Fetal rabbits were treated with corticosteroids by maternal administration for 48 h before delivery at 27 days gestational age. Both corticosteroid-treated and control animals then received exogenous natural rabbit surfactant at birth at doses of 0-75 mg lipid/kg. After 10 min of ventilation at tidal volumes of 12-15 ml/kg, static pressure-volume measurements were made. At all surfactant doses there was a significantly higher maximal lung volume, higher dynamic compliance, and lower pressure requirement in the corticosteroid-treated than in the control rabbits (P < 0.01). Control animals showed incremental improvements in dynamic compliances and maximal lung volumes up to a dose of 50 mg/kg, whereas corticosteroid treated animals improved to a maximum at the low dose of 15 mg/kg (P < 0.01). However, surface tension as assessed by lung stability index improved with increasing surfactant dose but was not significantly different between corticosteroid-treated and control animals at a given dose. The results imply that maternal corticosteroid treatment potentiates surfactant replacement by a change in lung structure that is independent of surface tension effects.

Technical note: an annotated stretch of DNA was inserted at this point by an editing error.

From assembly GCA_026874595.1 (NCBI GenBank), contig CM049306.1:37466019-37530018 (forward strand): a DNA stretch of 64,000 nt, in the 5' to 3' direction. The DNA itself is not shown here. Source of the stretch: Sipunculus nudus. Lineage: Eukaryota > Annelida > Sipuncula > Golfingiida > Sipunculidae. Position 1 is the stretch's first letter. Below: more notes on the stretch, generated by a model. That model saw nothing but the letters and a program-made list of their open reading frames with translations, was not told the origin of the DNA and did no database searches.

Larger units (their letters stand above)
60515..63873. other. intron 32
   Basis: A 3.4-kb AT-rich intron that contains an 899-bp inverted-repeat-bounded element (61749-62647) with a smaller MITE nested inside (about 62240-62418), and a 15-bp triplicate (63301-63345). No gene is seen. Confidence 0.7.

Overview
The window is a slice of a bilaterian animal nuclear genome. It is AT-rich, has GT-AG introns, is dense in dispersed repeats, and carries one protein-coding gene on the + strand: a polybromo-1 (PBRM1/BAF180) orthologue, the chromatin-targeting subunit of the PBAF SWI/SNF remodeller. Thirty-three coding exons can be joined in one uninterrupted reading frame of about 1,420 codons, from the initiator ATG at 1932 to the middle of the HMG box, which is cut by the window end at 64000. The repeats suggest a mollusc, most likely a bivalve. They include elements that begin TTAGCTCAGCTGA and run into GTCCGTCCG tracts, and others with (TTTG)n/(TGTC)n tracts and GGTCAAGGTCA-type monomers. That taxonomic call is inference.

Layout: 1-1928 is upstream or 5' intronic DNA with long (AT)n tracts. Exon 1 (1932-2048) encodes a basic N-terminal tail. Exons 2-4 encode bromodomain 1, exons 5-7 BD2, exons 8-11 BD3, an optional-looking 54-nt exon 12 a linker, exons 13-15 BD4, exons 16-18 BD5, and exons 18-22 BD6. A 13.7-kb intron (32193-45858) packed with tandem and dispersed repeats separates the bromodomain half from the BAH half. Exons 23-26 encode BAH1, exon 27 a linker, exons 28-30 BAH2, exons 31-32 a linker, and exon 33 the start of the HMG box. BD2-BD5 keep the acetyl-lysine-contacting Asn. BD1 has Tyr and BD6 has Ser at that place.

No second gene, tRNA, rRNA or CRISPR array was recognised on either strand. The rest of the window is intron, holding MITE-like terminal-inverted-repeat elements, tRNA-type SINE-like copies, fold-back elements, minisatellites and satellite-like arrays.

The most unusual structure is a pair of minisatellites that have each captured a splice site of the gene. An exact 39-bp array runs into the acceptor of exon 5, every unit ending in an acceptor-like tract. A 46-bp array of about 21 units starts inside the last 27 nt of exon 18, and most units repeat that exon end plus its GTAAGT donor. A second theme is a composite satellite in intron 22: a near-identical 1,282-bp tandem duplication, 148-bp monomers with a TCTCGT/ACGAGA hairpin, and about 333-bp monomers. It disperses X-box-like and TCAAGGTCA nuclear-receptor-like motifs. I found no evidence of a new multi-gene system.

ASJC Scopus subject areas
- Physiology (medical)